‘UP IN THE MORNING EARLY’ – Through the night a West Region recording-car drives to Stonehenge to be there in time to greet the dawn – and the Druids.

The Week in the West

AN INFORMAL INTERLUDE IN A ROYAL TOUR – West Regions’ Programme Head, Frank Gillard, with His Majesty on board H.M.S. VANGUARD during the visit to South Africa.

Outside recordings, like films, are cut and edited before they are ready for performance. That is the producer’s job. In the case of a news-magazine like The Week in the West there may be forty or fifty minutes of recordings to be selected and condensed into a quarter of an hour’s broadcast. The first step is to play back the whole batch of recordings and discard those which are unsatisfactory, either on technical grounds or because the material or the speakers are not good enough. From the remainder the producer chooses anything outstanding and begins to plan the general layout of his programme. ‘We’ll lead off with the Sherborne item — it’s a strong one. The launching ceremony must go in for its news value. And as those two are both pretty heavy I’m inclined to tie it off with Johnnie’s bit — it’s light and amusing and good radio’.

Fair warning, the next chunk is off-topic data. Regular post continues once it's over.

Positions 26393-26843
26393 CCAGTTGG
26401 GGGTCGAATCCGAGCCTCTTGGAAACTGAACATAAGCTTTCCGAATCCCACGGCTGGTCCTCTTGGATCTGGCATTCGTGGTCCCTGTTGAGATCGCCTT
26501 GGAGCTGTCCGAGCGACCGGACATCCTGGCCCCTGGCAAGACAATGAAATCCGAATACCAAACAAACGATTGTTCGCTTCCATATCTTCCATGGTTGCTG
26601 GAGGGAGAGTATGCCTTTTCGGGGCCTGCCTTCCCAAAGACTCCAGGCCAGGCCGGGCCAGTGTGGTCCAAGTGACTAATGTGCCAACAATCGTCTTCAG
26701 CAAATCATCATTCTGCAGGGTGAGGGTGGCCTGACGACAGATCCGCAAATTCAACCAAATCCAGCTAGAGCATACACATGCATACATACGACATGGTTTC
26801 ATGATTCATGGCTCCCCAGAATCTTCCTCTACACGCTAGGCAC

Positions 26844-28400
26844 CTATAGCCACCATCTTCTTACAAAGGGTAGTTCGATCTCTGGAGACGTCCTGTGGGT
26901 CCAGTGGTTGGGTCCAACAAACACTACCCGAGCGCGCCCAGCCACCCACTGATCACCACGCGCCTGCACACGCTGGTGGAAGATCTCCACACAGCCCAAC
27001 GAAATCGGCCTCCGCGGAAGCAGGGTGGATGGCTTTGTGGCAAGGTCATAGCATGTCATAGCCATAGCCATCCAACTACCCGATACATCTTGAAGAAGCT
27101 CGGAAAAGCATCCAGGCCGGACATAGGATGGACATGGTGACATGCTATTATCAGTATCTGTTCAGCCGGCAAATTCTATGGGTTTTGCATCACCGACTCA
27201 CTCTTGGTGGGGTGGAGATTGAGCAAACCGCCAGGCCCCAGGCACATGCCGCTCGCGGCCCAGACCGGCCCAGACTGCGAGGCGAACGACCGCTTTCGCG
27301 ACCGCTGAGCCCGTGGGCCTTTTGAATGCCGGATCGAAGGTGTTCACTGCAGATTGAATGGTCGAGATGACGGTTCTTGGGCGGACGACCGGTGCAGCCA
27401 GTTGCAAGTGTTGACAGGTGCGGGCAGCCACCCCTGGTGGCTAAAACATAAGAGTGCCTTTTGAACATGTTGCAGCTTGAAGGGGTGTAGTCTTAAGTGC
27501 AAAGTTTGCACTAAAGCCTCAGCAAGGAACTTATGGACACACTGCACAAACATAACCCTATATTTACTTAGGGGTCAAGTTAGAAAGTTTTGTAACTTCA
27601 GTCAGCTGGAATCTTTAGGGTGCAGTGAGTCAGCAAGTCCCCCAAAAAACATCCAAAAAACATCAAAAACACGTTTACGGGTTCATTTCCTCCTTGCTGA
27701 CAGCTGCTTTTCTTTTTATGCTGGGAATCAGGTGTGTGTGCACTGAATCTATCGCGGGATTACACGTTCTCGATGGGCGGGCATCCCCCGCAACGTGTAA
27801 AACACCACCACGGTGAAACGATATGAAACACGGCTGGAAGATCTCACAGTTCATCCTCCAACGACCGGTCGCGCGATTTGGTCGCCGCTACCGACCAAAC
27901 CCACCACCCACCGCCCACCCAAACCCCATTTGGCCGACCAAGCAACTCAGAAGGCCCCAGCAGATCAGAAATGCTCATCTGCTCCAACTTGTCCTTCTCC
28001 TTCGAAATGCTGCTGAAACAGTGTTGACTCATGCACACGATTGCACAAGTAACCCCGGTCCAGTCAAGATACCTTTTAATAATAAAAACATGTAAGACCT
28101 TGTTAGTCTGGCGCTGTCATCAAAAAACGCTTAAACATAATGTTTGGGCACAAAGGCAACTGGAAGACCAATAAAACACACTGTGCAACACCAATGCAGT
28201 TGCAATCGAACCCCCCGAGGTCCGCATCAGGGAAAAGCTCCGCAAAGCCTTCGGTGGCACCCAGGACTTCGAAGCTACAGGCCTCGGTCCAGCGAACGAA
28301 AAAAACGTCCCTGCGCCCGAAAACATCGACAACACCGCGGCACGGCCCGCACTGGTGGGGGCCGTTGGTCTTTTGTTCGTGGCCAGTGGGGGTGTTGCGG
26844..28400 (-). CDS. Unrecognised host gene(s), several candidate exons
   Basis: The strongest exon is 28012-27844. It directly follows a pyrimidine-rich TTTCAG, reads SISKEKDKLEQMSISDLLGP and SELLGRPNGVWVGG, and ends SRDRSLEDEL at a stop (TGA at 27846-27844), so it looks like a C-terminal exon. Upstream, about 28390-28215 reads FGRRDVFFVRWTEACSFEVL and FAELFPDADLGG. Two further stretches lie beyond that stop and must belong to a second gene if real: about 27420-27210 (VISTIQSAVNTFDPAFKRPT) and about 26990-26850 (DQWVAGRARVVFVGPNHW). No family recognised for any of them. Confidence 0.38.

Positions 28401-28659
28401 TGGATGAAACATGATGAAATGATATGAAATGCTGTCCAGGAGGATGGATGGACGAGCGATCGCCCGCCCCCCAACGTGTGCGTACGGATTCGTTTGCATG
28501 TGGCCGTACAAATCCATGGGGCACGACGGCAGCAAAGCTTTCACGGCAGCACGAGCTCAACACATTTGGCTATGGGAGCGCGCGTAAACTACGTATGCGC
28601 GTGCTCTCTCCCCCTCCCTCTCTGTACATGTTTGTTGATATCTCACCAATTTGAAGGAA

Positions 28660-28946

Now it’s a case of arithmetic and ‘mark-ing-up’. Fifty seconds of the first disc, starting where the Mayor says ‘Today it gives me great pleasure’, and coming out on applause. The programme engineer marks the grooves of the record at the appropriate spots with a soft yellow pencil. One minute five seconds of disc two. Nineteen seconds of disc three and a quick change-over to the beginning of disc four. And so on, totalling up the minutes and seconds, allowing for Pat Beech’s linking material between the records, allowing too for the opening and closing announcements.

‘COTTAGE ON THE AIR’ – At Bincombe in Dorest Bernard Fishwick takes the microphone to a west-country fireside.